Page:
UofL & Louisville Water Co. promote tap water (Courier-Journal, Jan. 14, 2015)

Sustainability on Tap
UofL and Louisville Water Company are working together to educate students, faculty and staff on the value of getting back to the tap on campus. This partnership includes messaging at drinking water fountains, events and guest lectures. Louisville Water's story of science, engineering and public health brings a real-world example to the classroom. Louisville Water Co. will provide staff for guest lectures and tours of the water treatment facilities. Curious about how drinking water is made or the engineering behind it? Perhaps you'd like to explore the political and global issues around water or dive into the marketing of tap water.

Contact Kelley Dearing Smith, Louisville Water to arrange a tour or guest lecture: or 502-569-3695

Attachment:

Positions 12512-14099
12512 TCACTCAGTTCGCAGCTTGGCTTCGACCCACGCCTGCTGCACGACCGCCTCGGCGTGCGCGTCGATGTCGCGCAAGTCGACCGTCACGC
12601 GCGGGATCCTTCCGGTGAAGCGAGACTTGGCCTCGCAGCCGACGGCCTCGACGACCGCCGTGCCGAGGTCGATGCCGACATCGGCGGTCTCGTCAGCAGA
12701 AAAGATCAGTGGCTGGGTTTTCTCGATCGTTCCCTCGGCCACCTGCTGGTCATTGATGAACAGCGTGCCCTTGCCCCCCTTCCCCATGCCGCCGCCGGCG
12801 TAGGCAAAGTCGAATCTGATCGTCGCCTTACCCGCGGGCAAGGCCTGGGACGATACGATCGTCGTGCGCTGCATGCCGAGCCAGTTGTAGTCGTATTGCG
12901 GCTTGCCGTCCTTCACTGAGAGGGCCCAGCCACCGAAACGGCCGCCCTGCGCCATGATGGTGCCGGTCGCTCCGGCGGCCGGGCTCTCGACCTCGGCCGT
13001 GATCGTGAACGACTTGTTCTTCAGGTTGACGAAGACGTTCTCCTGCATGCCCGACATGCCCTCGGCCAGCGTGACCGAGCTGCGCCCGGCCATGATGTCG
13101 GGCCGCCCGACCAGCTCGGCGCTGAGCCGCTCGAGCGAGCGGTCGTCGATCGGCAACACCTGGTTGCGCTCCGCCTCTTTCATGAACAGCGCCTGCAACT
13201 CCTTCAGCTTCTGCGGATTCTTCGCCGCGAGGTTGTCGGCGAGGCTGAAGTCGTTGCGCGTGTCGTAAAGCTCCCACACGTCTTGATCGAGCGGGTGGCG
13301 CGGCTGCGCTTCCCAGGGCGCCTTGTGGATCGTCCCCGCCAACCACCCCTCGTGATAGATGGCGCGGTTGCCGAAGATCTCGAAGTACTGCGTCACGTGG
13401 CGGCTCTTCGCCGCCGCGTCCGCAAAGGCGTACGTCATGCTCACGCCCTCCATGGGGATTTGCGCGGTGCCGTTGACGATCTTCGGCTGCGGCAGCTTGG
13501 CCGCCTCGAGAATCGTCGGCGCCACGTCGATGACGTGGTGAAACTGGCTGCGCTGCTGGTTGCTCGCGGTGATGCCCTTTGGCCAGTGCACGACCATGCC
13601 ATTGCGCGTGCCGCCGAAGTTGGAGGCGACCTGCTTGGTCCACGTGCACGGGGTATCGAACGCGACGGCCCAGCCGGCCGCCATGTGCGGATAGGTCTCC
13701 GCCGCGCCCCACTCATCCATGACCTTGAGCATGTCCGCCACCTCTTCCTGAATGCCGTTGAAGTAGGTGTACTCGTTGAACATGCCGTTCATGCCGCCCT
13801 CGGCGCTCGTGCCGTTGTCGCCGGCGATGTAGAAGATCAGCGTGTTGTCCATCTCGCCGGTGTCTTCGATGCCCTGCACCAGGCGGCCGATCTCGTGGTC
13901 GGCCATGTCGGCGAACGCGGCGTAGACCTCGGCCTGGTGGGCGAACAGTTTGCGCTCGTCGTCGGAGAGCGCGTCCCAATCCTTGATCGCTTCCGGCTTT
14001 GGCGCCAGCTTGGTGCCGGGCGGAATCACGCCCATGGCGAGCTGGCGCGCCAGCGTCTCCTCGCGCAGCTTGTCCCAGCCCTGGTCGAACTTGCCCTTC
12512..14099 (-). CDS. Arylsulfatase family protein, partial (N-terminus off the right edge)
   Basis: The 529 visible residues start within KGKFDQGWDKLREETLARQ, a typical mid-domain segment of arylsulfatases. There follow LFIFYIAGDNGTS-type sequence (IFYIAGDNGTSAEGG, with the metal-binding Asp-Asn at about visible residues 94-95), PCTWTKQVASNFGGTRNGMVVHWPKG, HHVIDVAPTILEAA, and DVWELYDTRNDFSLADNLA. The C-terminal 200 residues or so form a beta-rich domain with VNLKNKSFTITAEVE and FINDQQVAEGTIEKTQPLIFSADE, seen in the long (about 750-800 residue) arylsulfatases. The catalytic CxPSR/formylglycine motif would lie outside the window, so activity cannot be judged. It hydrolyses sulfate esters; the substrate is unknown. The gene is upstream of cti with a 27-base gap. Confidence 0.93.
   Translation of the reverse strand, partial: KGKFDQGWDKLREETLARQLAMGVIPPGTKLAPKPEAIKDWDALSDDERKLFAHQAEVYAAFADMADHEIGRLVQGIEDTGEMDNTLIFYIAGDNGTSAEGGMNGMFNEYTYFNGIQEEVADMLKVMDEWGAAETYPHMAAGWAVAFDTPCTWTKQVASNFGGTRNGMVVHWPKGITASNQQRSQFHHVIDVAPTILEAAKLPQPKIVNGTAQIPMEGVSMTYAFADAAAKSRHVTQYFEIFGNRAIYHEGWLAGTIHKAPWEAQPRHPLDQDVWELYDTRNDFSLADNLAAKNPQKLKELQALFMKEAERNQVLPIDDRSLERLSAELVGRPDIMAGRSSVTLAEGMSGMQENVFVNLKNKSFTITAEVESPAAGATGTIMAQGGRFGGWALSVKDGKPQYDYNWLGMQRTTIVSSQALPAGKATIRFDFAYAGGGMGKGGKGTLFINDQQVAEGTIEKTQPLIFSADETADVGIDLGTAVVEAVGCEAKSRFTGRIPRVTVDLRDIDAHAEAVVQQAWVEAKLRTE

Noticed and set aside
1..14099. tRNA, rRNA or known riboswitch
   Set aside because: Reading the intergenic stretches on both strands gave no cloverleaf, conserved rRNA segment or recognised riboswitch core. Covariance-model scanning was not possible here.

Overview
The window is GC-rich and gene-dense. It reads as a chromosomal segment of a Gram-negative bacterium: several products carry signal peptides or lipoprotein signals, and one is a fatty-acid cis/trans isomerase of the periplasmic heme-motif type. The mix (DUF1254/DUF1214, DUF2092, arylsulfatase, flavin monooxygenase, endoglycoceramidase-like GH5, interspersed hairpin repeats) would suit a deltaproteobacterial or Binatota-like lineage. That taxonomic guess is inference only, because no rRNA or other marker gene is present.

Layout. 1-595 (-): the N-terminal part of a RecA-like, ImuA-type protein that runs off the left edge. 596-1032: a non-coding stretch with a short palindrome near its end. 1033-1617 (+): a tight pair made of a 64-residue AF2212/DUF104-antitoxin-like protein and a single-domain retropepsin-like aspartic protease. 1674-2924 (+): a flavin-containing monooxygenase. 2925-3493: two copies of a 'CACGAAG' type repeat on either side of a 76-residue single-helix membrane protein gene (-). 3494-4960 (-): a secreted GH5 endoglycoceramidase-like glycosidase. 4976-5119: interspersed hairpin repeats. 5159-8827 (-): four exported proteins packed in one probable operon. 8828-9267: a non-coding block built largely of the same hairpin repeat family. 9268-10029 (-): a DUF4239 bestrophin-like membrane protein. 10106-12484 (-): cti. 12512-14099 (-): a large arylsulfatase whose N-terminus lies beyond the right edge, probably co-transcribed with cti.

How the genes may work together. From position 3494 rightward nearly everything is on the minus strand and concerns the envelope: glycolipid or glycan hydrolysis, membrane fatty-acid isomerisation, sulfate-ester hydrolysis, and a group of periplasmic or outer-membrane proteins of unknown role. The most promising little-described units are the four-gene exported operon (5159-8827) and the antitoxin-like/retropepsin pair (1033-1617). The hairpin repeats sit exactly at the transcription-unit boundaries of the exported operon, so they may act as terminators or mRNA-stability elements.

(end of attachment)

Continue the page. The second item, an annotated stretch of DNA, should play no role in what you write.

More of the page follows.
• Drink Louisville's award-winning tap water instead of bottled water. It's easy to fill up your bottle with delicious, chilled Louisville Tap at one of our many filling stations around campus, including:
    Belknap Campus:
    Water Filling Station + SignBelknap Academic Classroom Building - all floors
    Belknap Residence Hall - all floors
    Bettie Johnson Hall - lobby
    College of Business - all floors
    College of Education - 1st floor Lobby and near Dean’s office
    Community Park - lobby
    Davidson Hall - 1st floor
    Ernst Hall - 1st floor
    Ekstrom Library - 1st & 2nd floors
    Ford Hall - 1st & 3rd floors
    Get Healthy Now Employee Wellness Center
    Gottschalk Hall - 1st floor
    Humanities - 1st floor
    J. B. Speed - 1st floor at elevator
    Kurz Hall - lobby
    Law School - 1st floor & 2nd floor east and west
    Life Sciences - 3rd floor
    Louisville Hall - lobby
    Lutz Hall - 1st & 3rd floors